This post is an exerpt from my new book, The Craftsman Creative Manifesto. You can get a copy for yourself using the link at the bottom of the page.
When I was a kid, as the oldest of four, the only thing I really wanted was to be the best at everything. I blame half of it on the oldest-child syndrome…
No matter what I did, whether I was the “best” or not, it seemed like my parents would always say “you’re so good at this! You’re a natural! You’re so gifted!”
Later, I would hear them talk about me to others with similar enthusiasm. I began to believe that there were things that I was just naturally, inherently good at. As good as it felt at the time to have such positive reinforcement from my parents, it also meant, by default, that there were also things that I wasn’t good at.
The consequences of this mindset – often referred to as a “fixed” mindset – didn’t show up in my life until a little later in my early teens. I would have a desire to try something, like try out for the baseball team, but then I would look at how good the other kids were, make a quick assessment, and judge myself as not naturally good enough. So I would quit.
I didn’t see these as “bad” consequences. It was just life as I knew it.
Other things, however, I’d try for the first time, like volleyball, and as soon as the coach or the other players recognized what I thought was my “natural talent”, I’d devote all of my efforts into becoming the best. I was the captain of the varsity volleyball team in my junior year of school, despite never playing the sport before.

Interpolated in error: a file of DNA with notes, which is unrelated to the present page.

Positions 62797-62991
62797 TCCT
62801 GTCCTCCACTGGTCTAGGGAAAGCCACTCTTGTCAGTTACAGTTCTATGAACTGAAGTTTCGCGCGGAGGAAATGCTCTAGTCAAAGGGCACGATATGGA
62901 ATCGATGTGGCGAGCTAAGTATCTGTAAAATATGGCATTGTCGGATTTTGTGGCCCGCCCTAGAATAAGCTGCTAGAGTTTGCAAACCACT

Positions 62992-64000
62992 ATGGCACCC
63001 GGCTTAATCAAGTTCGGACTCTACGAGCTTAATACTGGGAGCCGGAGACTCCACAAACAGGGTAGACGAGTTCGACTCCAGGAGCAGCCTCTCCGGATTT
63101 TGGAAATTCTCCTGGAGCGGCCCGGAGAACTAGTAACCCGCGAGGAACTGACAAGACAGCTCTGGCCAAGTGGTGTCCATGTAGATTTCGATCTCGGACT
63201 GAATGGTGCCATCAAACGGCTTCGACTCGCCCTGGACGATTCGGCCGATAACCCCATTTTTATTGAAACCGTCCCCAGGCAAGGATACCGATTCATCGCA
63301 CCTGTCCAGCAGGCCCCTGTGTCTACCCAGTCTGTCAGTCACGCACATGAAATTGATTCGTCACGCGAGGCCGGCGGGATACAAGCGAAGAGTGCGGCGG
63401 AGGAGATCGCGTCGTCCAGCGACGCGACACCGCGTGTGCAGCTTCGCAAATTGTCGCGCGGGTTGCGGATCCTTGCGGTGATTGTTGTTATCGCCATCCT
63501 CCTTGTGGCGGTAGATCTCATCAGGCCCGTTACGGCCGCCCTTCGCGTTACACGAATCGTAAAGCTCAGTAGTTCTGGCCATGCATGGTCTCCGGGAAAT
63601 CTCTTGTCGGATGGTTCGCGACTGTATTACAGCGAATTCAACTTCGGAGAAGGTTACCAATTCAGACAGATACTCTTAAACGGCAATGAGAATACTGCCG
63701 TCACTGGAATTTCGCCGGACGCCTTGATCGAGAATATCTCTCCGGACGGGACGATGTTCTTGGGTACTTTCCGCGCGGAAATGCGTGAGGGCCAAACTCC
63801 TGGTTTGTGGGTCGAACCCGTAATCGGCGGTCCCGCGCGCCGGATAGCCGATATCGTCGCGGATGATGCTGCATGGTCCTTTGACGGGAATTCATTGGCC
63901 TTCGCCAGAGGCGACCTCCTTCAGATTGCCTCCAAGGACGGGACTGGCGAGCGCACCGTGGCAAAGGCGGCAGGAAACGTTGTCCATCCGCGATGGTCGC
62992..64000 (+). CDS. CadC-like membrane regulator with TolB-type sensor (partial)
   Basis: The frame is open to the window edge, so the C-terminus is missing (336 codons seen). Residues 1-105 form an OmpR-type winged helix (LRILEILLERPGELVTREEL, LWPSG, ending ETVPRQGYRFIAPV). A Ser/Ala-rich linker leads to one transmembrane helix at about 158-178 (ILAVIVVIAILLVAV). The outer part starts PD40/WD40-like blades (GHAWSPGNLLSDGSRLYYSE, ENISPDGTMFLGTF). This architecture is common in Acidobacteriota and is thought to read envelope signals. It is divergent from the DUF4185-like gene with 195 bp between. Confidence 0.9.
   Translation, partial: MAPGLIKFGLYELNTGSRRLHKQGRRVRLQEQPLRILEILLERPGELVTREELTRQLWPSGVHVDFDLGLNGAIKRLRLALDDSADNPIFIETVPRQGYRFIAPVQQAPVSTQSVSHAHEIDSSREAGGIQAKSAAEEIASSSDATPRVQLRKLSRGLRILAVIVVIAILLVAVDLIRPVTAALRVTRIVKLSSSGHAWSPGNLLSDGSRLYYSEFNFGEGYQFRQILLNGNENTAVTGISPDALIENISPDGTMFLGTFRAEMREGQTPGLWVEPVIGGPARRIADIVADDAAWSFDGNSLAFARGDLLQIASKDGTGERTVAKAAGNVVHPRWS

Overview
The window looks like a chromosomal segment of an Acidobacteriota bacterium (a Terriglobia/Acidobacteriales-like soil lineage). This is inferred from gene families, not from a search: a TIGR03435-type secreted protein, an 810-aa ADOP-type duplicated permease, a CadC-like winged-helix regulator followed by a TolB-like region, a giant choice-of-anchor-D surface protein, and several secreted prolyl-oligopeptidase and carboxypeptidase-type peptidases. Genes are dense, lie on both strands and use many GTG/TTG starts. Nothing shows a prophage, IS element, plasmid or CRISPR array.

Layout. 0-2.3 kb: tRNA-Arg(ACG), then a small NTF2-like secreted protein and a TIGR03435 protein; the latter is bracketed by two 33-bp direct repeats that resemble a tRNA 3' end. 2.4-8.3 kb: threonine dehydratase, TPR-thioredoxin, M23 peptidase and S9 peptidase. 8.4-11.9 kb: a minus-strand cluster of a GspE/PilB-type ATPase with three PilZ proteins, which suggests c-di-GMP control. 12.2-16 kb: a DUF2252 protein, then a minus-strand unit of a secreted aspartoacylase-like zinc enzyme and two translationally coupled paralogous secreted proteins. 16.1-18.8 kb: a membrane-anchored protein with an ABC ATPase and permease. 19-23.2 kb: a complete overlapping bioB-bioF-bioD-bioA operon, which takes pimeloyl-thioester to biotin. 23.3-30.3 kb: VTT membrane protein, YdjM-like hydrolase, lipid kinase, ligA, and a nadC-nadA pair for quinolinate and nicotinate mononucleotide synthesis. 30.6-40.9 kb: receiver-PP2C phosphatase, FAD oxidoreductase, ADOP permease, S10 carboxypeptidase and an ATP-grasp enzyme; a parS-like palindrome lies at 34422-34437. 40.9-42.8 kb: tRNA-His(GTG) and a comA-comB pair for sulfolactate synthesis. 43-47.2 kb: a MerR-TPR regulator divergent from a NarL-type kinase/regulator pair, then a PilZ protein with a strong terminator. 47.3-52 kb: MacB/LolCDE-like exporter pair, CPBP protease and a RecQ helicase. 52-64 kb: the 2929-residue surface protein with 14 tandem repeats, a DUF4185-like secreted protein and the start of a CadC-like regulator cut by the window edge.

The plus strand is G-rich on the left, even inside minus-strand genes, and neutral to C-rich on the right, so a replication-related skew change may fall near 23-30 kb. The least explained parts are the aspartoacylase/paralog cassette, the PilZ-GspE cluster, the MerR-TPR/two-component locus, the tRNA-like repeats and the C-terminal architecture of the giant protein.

Then, I got to college. I came in on a saxophone scholarship and was expecting to walk right into the first chair in the jazz band. Reality hit me, and hard.
I wasn’t nearly good enough to be the lead player. I didn’t even make the top band. There were easily a dozen other sax players that were better than me, more naturally better than me, I thought.
A few years later I stopped playing the saxophone.
Throughout college, I quit a lot of things because, I thought, others were just more naturally gifted, and so, therefore, I had no business even trying.
In my mid-twenties when I had started my own business. I was fresh out of school and was trying to make a living, but was failing spectacularly. For the first time in my whole life, I made a different choice. What if I just tried really hard? Could I actually become “the best” at something that I wasn’t “naturally” good at?
I grew that business into a now 12+ year career in film and television, where I am now no longer just a sound guy, but also a writer and a producer, currently working on an Emmy-nominated TV show.
For the first time, I realized that the worldview I was raised with was a limiting one. I was taught that I could only do what I was naturally good at – at least that’s the lesson I took from it.
Reality is much different:
We are in complete control of our destinies – our happiness, our careers, our work, our mindset.
We can literally do anything we set our mind to. THAT is the difference found in what is often referred to as the “growth” mindset.
As we go forward pursuing our dreams and our goals, it is absolutely imperative that we learn and cultivate a growth mindset, a firm belief that we are capable of learning, doing, becoming anything we want.
It takes work, it takes overcoming our fears, it takes literally changing the connections in our brains. But it’s the truth: we can do it. In order to succeed, we must do it.
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